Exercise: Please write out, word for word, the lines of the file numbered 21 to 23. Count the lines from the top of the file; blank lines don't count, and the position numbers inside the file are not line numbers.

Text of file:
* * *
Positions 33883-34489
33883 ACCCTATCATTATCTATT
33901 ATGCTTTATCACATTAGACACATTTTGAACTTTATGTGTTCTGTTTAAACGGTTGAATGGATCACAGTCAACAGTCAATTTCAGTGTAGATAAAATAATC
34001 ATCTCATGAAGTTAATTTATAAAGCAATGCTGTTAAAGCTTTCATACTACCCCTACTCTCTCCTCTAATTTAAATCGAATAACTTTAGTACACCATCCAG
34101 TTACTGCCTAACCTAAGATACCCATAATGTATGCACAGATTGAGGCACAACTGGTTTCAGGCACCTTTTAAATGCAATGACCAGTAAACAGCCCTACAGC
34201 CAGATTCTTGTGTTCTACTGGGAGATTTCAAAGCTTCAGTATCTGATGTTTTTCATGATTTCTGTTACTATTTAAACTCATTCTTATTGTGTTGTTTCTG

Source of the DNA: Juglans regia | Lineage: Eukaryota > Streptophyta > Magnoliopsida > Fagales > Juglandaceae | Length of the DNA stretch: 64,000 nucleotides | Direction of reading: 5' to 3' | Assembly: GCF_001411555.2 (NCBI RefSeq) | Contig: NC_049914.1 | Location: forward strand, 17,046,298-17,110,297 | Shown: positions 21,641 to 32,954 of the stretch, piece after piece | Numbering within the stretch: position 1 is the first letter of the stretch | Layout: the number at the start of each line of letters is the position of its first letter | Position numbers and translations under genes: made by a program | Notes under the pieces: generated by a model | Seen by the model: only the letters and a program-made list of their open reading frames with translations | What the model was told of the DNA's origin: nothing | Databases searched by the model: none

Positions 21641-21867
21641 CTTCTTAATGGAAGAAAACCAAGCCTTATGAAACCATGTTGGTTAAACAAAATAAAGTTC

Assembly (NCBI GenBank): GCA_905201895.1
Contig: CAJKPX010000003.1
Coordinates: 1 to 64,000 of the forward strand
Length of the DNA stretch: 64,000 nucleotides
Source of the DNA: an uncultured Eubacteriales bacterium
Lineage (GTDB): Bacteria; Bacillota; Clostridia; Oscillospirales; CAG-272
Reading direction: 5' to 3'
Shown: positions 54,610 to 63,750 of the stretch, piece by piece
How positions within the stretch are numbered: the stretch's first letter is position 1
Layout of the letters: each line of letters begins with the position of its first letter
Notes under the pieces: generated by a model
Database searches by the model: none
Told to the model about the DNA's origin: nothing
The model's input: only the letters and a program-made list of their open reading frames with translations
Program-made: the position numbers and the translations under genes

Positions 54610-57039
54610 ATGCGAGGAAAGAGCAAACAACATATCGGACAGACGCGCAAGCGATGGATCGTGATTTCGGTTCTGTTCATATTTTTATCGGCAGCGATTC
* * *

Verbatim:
Database searches by the model: none
Told to the model about the DNA's origin: nothing
The model's input: only the letters and a program-made list of their open reading frames with translations